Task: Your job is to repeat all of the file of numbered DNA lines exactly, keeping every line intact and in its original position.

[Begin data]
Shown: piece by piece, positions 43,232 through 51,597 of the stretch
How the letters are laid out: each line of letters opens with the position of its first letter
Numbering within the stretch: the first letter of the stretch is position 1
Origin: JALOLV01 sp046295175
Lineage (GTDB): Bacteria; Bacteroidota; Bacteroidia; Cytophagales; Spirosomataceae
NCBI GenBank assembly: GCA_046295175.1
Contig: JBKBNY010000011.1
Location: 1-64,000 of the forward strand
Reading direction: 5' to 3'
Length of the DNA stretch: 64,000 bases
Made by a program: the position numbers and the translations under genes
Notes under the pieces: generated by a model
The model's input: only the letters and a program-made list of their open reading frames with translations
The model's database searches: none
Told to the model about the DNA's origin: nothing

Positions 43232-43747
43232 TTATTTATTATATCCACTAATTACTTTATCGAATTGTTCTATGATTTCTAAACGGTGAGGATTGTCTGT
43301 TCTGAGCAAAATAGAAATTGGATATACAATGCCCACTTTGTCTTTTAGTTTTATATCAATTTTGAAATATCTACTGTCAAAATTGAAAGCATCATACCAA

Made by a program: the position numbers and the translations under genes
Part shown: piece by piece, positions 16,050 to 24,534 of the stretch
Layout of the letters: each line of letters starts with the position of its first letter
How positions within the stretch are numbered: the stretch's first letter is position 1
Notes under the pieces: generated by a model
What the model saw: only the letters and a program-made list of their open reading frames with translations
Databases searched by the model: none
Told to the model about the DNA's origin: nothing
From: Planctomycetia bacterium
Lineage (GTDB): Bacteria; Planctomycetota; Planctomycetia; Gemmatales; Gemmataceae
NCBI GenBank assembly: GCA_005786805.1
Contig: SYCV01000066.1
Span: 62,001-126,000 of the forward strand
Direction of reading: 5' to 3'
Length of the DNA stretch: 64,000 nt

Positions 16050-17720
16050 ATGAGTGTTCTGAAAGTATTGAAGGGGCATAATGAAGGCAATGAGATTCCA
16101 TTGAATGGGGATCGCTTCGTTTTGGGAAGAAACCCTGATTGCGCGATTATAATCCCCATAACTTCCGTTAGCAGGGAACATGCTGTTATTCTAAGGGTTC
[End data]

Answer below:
Shown: piece by piece, positions 43,232 through 51,597 of the stretch
How the letters are laid out: each line of letters opens with the position of its first letter
Numbering within the stretch: the first letter of the stretch is position 1
Origin: JALOLV01 sp046295175
Lineage (GTDB): Bacteria; Bacteroidota; Bacteroidia; Cytophagales; Spirosomataceae
NCBI GenBank assembly: GCA_046295175.1
Contig: JBKBNY010000011.1
Location: 1-64,000 of the forward strand
Reading direction: 5' to 3'
Length of the DNA stretch: 64,000 bases
Made by a program: the position numbers and the translations under genes
Notes under the pieces: generated by a model
The model's input: only the letters and a program-made list of their open reading frames with translations
The model's database searches: none
Told to the model about the DNA's origin: nothing

Positions 43232-43747
43232 TTATTTATTATATCCACTAATTACTTTATCGAATTGTTCTATGATTTCTAAACGGTGAGGATTGTCTGT
43301 TCTGAGCAAAATAGAAATTGGATATACAATGCCCACTTTGTCTTTTAGTTTTATATCAATTTTGAAATATCTACTGTCAAAATTGAAAGCATCATACCAA

Made by a program: the position numbers and the translations under genes
Part shown: piece by piece, positions 16,050 to 24,534 of the stretch
Layout of the letters: each line of letters starts with the position of its first letter
How positions within the stretch are numbered: the stretch's first letter is position 1
Notes under the pieces: generated by a model
What the model saw: only the letters and a program-made list of their open reading frames with translations
Databases searched by the model: none
Told to the model about the DNA's origin: nothing
From: Planctomycetia bacterium
Lineage (GTDB): Bacteria; Planctomycetota; Planctomycetia; Gemmatales; Gemmataceae
NCBI GenBank assembly: GCA_005786805.1
Contig: SYCV01000066.1
Span: 62,001-126,000 of the forward strand
Direction of reading: 5' to 3'
Length of the DNA stretch: 64,000 nt

Positions 16050-17720
16050 ATGAGTGTTCTGAAAGTATTGAAGGGGCATAATGAAGGCAATGAGATTCCA
16101 TTGAATGGGGATCGCTTCGTTTTGGGAAGAAACCCTGATTGCGCGATTATAATCCCCATAACTTCCGTTAGCAGGGAACATGCTGTTATTCTAAGGGTTC